5) There’s no barrier to entry for alternative models, save for the public’s willingness to embrace them. As has been proven by Redfin, any company can enter the real estate game with an alternative model. To coin a poker phrase, all you need is a chip (if not millions of chips in venture capital) and a chair and you’re in the game. As also has been proven by the various iterations of Redfin’s model for working with buyers, market forces will determine whether any particular model is successful.
This is the very nature of entrepeneurship. A new idea is developed and it fails or succeeds on its own merit, unless we’re talking about the WNBA. Those that fail almost universally complain that The Man held them back or there was some sort of competitive disadvantage (damn McDonald’s and those Golden Arches), but the reality is an idea with sufficient public support – financial support – will succeed.
For instance, as a solution for those buyers who look and look and look and never buy, I could offer a fee structure where I’m compensated either hourly or by the home. Accounts would be settled at the end of the day, my fixed costs would get covered and the buyer would appreciate that there’s a cost associated with the search for a home (not even getting into the actual negotiations.)
What prevents me from doing this? Certainly not an edict from the National Association of REALTORS, whose leadership is too busy planning their next parade float to pay attention to what one member decides to do. No, the reason I don’t adopt that model is I don’t believe there’s a market for it.
We can argue whether there should be but it’s almost as pointless as arguing that there doesn’t need to be an episode of the CSI franchise on television 24 hours a day on one station or another. The public demands CSI and so it’s there. The public isn’t demanding the ability to pay up front for their real estate agent’s time so that niche doesn’t exist.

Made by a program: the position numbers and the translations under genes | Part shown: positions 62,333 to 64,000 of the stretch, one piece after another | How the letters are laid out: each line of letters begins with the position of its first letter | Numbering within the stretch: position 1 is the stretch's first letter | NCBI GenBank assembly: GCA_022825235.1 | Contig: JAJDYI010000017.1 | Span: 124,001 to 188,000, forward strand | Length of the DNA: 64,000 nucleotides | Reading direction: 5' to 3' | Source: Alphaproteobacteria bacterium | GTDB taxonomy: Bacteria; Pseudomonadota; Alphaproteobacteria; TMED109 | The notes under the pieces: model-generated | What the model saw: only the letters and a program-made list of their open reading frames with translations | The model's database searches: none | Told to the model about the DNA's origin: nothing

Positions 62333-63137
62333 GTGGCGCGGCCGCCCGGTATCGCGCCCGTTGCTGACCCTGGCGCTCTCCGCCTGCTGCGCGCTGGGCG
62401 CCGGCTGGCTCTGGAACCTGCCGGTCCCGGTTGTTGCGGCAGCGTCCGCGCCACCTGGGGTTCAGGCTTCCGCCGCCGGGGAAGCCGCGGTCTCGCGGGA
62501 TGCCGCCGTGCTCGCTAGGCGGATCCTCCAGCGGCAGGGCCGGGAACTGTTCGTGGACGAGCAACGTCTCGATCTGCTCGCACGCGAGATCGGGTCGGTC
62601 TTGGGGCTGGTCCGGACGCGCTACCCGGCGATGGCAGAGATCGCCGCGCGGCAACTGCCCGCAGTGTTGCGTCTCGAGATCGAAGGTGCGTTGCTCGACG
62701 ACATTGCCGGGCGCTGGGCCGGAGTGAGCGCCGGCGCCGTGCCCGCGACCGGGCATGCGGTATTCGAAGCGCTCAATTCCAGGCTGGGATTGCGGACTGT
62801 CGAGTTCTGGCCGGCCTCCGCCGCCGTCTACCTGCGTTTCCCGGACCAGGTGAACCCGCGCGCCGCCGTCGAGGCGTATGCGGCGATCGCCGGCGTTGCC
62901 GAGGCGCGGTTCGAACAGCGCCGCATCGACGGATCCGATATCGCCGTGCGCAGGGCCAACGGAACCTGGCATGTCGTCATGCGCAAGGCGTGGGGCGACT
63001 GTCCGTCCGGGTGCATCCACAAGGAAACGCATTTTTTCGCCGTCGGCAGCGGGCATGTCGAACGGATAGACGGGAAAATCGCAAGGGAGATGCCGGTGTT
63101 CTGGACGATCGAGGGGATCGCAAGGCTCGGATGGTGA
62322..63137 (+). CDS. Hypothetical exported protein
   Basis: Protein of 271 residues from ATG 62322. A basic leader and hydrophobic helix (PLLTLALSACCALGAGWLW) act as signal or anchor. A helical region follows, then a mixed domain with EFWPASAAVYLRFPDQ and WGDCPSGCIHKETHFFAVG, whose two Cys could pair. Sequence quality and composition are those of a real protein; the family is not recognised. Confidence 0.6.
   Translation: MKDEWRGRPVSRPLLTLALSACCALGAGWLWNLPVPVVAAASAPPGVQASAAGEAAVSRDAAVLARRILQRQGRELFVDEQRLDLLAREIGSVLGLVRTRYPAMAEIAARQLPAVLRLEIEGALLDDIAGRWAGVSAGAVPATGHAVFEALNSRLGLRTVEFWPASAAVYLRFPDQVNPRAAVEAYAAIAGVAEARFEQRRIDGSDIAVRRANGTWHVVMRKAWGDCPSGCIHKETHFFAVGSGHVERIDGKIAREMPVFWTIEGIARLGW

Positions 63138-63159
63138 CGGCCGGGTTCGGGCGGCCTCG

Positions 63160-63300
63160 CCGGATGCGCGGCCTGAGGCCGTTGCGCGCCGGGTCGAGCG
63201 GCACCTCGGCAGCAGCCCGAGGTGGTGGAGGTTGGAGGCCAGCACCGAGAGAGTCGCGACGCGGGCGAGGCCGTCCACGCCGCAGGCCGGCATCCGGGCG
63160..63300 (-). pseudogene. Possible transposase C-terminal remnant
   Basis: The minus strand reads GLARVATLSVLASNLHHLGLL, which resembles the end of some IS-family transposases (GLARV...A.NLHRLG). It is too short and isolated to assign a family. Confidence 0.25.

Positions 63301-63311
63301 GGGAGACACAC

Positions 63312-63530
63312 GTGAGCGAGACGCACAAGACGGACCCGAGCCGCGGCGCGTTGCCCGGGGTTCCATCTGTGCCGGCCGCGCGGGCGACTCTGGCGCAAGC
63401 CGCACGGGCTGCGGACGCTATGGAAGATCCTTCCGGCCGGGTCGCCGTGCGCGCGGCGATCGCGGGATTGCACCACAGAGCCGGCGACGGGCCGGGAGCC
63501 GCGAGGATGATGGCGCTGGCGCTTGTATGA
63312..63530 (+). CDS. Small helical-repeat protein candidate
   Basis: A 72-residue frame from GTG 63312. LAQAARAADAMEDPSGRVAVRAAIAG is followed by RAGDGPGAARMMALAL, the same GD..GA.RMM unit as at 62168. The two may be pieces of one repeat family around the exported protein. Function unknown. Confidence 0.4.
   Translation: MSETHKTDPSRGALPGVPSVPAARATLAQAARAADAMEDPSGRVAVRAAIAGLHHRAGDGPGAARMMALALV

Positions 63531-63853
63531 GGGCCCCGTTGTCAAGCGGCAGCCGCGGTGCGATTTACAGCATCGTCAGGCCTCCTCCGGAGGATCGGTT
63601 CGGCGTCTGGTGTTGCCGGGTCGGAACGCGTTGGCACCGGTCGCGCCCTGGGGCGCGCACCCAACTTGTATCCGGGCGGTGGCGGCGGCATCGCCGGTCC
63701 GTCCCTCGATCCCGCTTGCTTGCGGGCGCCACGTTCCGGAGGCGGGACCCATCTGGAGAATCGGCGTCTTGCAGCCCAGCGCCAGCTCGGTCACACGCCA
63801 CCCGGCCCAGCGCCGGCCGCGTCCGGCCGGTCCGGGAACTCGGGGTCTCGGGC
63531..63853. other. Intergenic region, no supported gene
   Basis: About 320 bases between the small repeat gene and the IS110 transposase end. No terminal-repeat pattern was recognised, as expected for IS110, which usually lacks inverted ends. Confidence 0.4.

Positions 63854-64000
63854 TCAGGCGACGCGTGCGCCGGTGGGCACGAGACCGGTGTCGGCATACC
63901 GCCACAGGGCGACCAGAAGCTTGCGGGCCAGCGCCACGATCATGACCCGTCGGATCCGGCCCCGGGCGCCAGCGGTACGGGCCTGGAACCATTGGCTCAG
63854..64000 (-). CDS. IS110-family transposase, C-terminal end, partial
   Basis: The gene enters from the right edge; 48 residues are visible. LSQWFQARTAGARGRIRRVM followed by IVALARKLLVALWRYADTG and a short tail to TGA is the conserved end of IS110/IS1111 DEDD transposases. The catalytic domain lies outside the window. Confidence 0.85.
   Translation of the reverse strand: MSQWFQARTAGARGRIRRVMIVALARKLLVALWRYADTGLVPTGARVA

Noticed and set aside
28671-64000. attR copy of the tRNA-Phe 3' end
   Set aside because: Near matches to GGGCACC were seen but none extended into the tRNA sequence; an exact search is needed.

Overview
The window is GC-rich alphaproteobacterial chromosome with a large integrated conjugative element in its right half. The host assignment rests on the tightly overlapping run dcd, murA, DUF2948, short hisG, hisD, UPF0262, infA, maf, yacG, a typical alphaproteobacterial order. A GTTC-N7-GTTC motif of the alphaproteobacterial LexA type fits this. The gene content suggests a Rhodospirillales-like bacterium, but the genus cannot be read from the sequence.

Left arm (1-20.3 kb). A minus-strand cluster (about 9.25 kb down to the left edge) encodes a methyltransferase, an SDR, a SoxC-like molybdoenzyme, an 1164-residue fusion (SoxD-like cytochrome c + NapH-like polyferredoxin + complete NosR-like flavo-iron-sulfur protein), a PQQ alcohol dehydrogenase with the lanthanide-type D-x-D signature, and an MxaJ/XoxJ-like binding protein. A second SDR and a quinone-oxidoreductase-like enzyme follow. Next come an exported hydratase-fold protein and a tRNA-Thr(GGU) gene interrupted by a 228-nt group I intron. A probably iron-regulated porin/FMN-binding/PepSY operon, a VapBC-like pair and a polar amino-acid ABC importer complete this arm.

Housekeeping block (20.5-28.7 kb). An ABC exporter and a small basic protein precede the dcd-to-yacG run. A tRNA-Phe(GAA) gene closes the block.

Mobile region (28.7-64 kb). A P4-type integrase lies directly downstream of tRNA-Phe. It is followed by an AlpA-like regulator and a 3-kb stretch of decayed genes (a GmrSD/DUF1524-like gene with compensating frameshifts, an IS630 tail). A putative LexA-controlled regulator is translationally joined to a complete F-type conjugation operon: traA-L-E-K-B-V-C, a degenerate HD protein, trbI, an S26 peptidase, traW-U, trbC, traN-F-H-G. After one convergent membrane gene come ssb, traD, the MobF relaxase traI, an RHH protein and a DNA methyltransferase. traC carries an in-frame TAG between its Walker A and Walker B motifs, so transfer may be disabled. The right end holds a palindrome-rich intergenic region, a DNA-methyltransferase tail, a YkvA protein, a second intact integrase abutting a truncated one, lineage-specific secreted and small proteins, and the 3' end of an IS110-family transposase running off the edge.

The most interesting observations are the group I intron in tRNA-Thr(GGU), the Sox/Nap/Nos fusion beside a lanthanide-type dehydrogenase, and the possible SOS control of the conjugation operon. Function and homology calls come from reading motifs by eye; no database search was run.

6) Commissions are more negotiable than many other fees consumers pay. Talk to many real estate agents and you’ll discover that there are many variables in what many charge for their services. Fees are negotiable.
Take this same approach with a different industry … say subscription-based online real estate journalism. I invite you to take a moment and call the folks at Inman News to negotiate what you’re willing to pay to become a premium member. For some, the amount Inman charges has sufficient value to justify the cost. For others, there’s little to be found at Inman News that can’t be found in a hundred other places on the web absolutely free.
It’s absolutely irrelevant what fixed costs Inman News may have, after all. That’s Brad’s problem, not yours. Decide what value you receive from peeking behind the subscription firewall and make your offer based on that amount. Surely they won’t take the same route as the inflexible agents that have been mocked in prior years’ news stories and tell you “this is what we charge, take it or leave it.” That would be hypocritical.